Yesterday’s daf ended with a fascinating story about two Hasmonean brothers engaged in a battle for the throne. Aristobulus and Hyrcanus were the great grandsons of Simon Maccabee and they fought one another for power after their mother Salome died without leaving a clear heir to the throne. According to the beraita, Aristobulous besieged Jerusalem while Hyrcanus was fighting from inside the city. Despite the war between them they worked in partnership to continue the daily Temple sacrifices. The people inside the city would lower down money to pay for a sheep, and the besieging army would send one up. This went on every day until:
There was a certain elder there who was familiar with Greek wisdom, and he said to those besieging Jerusalem: “As long as they occupy themselves with the Temple service, they will not be delivered into your hands.”
The next day, they lowered down money in a box as usual, but this time they sent up to them a pig. When the pig reached the midpoint of the Temple wall it stuck its hooves into the wall, and the land of Israel quaked over an area of 400 parasangs by 400 parasangs.
Sending a pig, the epitome of impurity, was a betrayal so great that it shook the very land and the regular sacrificial service ground to a halt, allowing Aristobulus to win the battle. Ultimately, this civil war paved the way for Rome to acquire Judea as a vassal state in 63 BCE. The ground shakes, perhaps, because this betrayal was the beginning of the end of Jewish sovereignty.
Because Aristobulus was aided by a man of Greek wisdom, it was declared on that very day:
Cursed be the man who raises pigs, and cursed be the man who teaches his son Greek wisdom.
The disavowal of all things Greek actually surprises the rabbis on our daf. Greek was considered a necessary language for legal documents and diplomacy, but was also declared a beautiful language, so much so that Rabban Shimon ben Gamliel allowed a ritual Torah scroll to be written in Greek. So the Gemara asks:
And is Greek wisdom actually prohibited? But doesn’t Rav Yehuda say that Shmuel says in the name of Rabban Shimon ben Gamliel: … There were 1,000 children in the household of my father; 500 of them studied the Torah, and 500 studied Greek wisdom. (All of them were killed by the Romans) and the only ones that remain are me, who is here, and the son of my father’s brother, who is in Asia Minor.
Rabban Shimon ben Gamliel laments the destruction of Jerusalem in 70 CE and describes the young children, students of Torah and Greek wisdom alike, who were killed by the Romans. His point appears to be that the Romans did not distinguish between soldiers and students, young or old, nor those who received a Hellenized education and those who were fully dedicated to Jewish study and lifestyle. The Romans cruelly killed everyone.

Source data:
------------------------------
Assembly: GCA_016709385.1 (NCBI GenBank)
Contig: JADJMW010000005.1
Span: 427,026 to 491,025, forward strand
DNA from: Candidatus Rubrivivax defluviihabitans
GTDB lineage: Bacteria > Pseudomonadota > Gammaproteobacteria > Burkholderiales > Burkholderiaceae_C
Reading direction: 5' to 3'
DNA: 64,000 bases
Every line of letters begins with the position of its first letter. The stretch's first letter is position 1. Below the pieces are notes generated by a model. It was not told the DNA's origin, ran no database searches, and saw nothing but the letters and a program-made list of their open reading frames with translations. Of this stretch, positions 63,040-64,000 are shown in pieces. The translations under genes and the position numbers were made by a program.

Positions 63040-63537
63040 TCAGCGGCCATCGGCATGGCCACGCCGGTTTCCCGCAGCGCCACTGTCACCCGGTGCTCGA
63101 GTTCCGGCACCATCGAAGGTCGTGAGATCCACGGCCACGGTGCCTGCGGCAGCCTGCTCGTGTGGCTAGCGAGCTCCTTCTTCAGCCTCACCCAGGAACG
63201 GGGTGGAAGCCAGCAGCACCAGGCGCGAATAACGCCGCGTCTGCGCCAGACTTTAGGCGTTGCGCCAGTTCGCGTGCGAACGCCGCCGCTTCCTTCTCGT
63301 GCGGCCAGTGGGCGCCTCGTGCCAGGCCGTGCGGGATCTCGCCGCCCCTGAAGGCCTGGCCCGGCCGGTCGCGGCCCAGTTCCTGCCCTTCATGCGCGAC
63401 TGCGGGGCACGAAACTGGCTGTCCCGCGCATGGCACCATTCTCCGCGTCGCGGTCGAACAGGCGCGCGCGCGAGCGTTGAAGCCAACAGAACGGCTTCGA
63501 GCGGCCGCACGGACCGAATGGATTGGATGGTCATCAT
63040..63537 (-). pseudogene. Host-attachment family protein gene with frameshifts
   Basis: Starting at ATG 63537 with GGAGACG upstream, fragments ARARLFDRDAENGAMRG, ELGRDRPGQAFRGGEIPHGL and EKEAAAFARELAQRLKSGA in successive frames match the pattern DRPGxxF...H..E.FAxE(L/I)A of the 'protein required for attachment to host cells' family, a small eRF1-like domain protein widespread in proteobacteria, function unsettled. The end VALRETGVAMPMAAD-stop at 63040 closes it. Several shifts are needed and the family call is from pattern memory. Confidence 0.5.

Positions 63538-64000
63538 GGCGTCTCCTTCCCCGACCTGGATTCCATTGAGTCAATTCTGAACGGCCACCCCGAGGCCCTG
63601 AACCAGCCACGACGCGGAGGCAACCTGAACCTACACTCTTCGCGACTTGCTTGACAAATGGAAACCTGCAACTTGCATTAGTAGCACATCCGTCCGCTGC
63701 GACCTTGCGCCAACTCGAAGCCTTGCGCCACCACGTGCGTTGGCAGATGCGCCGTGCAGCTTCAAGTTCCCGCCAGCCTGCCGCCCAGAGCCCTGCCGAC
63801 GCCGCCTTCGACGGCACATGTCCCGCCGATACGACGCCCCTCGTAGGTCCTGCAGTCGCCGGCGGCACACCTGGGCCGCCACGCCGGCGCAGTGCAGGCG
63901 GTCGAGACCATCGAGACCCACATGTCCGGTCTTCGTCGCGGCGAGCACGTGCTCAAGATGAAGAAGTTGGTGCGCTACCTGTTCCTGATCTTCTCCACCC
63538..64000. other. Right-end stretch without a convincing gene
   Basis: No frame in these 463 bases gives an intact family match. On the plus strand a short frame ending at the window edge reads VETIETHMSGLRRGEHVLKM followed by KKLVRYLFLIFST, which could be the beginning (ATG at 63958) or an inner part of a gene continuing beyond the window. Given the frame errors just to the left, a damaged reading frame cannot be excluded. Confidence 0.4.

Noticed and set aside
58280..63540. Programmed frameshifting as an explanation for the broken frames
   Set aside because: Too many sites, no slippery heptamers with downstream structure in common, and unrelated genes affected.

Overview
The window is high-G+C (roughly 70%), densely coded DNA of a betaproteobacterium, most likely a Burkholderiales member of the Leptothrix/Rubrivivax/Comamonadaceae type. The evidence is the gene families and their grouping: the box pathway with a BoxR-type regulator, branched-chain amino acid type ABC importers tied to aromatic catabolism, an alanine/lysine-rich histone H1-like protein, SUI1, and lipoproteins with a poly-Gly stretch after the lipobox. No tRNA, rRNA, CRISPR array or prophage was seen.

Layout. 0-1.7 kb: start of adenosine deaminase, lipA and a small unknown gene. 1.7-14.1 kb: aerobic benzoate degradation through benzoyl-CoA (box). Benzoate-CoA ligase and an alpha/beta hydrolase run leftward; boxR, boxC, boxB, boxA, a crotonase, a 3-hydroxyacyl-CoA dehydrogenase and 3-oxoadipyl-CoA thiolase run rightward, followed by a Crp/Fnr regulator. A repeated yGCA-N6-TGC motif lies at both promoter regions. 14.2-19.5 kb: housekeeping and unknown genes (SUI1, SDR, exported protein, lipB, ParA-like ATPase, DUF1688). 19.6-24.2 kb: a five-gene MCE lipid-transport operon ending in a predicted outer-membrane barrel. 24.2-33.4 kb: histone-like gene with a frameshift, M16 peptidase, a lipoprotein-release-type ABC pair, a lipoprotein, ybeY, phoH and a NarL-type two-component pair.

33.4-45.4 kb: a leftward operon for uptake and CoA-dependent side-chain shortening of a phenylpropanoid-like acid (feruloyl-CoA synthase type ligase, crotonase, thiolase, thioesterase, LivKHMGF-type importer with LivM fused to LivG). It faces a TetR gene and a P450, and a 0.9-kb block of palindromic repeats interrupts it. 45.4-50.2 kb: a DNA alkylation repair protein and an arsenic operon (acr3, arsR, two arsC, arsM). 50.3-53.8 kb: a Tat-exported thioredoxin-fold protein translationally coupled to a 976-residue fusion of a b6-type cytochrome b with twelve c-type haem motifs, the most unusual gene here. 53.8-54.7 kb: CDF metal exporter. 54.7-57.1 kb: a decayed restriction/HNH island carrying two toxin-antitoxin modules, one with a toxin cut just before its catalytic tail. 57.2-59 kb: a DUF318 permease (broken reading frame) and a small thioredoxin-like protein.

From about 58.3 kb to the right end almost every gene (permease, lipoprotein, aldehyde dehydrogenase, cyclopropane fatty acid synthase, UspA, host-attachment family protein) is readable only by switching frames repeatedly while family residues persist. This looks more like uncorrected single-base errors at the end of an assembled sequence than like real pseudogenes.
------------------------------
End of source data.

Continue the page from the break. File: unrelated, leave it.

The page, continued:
But the Gemara uses his lament differently, as proof that in the illustrious house of Rabban Gamliel the children were trained in both Torah and Greek wisdom. So how could Greek wisdom be prohibited? The answer given by the Talmud is the following:
The household of Rabban Gamliel is different, as they held close ties with the government.
The Gemara wraps up its discussion about the prohibition of studying Greek wisdom a bit too neatly. If you are a diplomat and it is instrumental to your work with the ruling Roman aristocracy, you can study the otherwise problematic Greek wisdom; but for everyone else it is prohibited. This sharp division doesn’t distinguish between different kinds of Greek wisdom; for example, Greco-Roman medicine, philosophy, and astronomy were allowed to influence Jewish culture in various ways, while polytheism and the cult of the body and the gymnasium were held at bay.
Therefore, I would suggest that the curse of those who teach their children Greek wisdom is not about banning Plato or Galen but about declaring Jewish cultural and political independence from the dominant power of the day. Aristobulus’s pig symbolizes the danger of allowing Rome to settle internal Jewish political rivalries. And, in the wake of the eventual destruction of the Temple by Rome, Rabban Shimon ben Gamliel presents a complex, almost contradictory view on Greek wisdom: Jews will always be integrationists, learning from surrounding cultures and rising to positions of power and influence. At the same time, his testimony serves as a warning that Jews will never be truly integrated nor safe even if they study Greek wisdom and become close with the Roman elites.
Read all of Bava Kamma 83 on Sefaria.